With the exception of the Q1 which is about to move on from the collection, they all include inbuilt 3G / Next G mobile broadband hardware perform exceptionally well. The all use the latest generation of netbook style Atom processors and they run Windows XP or Windows 7 well.

The Gigabyte is a very useful addition to the family. We were thinking about getting a standard non-touch screen netbook for the house, but the Gigabyte was a great decision. Not only is it a really good expandable netbook, it is also great as a Tablet slate for eBook, news and blog reading. It is always more comfortable to read from a slate because you can get closer to the screen. The only thing that I would like on it is a backlit keyboard for working at night…

Viliv S5 UMPC - *Now Available*The Viliv S5 is truly incredible. It amazing that so much can fit into such a tiny package. In fact it is a little too small at times, but coupled with my mobile bluetooth keyboard it is pretty awesome. I can blog from it using my favourite wordpress interface – Windows Live Writer. I’ve tried blogging from the iPhone, but it is far too limited and small. The Viliv S5 fills that gap nicely.

Viliv X70 UMPC - *Now Available*The Viliv X70 is my take away PC. It is a much nicer size to work with, but it is also logically a fair bit larger than the S5, so not as “sneakable”… 3G inbuilt again, and with my stylus pen and custom touch keyboard it is quite nice to use. I think the X70 is the ultimate eBook reader.

I’m looking forward to the next generation of UMPC hardware. The UMPC won’t replace the digitiser based Tablet PC for me, but I am a UMPC convert. They certainly make life easier for me.

Written by brettg in: UMPC | Tags: , , ,

Installing Windows 7 on Viliv S5 without a USB hub

s5_2I’ve been attempting to install Windows 7 on the Viliv S5 tonight via USB memory key. I don’t have a USB hub so I had to pull out the USB memory key and plug in a USB keyboard when needed.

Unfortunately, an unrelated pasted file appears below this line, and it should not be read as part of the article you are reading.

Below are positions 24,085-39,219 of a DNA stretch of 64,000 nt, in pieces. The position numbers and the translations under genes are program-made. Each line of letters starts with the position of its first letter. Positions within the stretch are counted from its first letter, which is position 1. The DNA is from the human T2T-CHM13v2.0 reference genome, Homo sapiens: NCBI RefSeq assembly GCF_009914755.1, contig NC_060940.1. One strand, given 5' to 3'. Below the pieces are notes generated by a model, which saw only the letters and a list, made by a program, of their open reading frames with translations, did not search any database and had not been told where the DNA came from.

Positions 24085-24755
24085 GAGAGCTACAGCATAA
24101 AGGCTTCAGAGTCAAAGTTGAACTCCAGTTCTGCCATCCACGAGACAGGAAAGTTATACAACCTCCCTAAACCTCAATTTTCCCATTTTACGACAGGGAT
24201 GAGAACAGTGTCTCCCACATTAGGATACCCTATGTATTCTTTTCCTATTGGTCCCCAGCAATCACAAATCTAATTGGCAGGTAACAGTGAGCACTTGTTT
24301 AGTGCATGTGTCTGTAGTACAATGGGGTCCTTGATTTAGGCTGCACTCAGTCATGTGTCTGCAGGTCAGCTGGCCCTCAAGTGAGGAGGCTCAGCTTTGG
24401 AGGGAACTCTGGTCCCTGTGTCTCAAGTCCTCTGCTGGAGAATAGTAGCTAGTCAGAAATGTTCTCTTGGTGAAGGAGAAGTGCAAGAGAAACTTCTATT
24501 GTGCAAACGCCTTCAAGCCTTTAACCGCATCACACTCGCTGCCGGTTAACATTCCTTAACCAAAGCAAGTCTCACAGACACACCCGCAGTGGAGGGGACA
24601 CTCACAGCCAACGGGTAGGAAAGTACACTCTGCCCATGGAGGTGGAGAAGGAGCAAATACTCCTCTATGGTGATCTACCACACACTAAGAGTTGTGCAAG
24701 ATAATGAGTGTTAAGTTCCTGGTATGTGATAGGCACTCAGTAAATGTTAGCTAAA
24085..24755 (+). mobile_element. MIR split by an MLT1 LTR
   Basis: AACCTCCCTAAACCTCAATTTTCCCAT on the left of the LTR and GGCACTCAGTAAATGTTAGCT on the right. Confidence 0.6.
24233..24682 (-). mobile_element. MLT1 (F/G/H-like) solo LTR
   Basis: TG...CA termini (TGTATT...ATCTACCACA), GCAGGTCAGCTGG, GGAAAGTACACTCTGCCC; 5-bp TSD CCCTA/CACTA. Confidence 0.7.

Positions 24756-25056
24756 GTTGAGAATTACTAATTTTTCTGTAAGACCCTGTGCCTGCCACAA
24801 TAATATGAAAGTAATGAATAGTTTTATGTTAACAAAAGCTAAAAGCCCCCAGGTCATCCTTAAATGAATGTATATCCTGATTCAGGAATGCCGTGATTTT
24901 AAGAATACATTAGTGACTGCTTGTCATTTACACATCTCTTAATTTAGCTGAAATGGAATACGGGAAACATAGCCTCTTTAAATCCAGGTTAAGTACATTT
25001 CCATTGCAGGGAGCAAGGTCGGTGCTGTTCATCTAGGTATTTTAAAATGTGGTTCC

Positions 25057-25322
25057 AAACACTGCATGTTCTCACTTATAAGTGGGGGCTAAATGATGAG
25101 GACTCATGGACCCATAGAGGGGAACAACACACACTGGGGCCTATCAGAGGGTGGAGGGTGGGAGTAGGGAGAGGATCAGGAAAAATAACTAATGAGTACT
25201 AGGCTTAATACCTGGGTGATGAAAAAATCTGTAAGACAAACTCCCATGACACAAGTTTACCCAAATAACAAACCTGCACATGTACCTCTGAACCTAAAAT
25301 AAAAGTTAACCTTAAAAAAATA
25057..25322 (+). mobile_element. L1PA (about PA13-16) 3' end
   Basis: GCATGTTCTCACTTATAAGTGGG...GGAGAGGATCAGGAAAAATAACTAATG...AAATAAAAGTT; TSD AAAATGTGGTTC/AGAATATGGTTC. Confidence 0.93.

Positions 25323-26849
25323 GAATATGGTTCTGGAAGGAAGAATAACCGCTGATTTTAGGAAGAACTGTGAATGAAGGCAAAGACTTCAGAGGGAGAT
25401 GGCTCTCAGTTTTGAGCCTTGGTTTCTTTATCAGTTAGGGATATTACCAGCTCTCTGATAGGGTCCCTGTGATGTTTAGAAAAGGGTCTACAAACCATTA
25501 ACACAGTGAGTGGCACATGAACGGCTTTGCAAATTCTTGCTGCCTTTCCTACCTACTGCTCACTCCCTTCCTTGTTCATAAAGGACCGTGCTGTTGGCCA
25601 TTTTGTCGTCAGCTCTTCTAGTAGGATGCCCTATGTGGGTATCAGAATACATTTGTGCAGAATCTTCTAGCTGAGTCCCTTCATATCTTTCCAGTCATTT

When I got to the installation drive options screen I still had the keyboard plugged in  and I kept getting an error when l selected the drive:

"Windows cannot install to the selected  location error 0x80300001"

After a fair bit of hair pulling I discovered that I could get past the problem by plugging in the USB memory key and using the Viliv buttons to get through that screen.

Problem solved and lesson learned:  Remember to have a USB hub and keyboard handy before installing Windows 7 on a Viliv S5

Written by brettg in: Business | Tags: , , ,

Message to HP, Dell, Acer, Lenovo – Pull up your socks before Apple and Google spank your rear end with UMPCs and Tablets

computers The Microsoft Windows based Tablet PC has been around for over 7 years now, and Microsoft are pushing ahead with lots of tasty touch and multi-touch support in Windows 7.

What are the big hardware vendors doing though? Nothing.

Playing it safe with boring convertible Tablet PCs. No innovation. No imagination. I mean, I am a big fan of the Tablet PC, but convertible laptops are hardly risky.

HP have tried a couple of things, like the original TC1000 and TC1100. The TC1000 was a huge step outside the square on form factor. Unfortunately it was dismal failure because of the Transmeta Crusoe processor, but the TC1100 fixed that.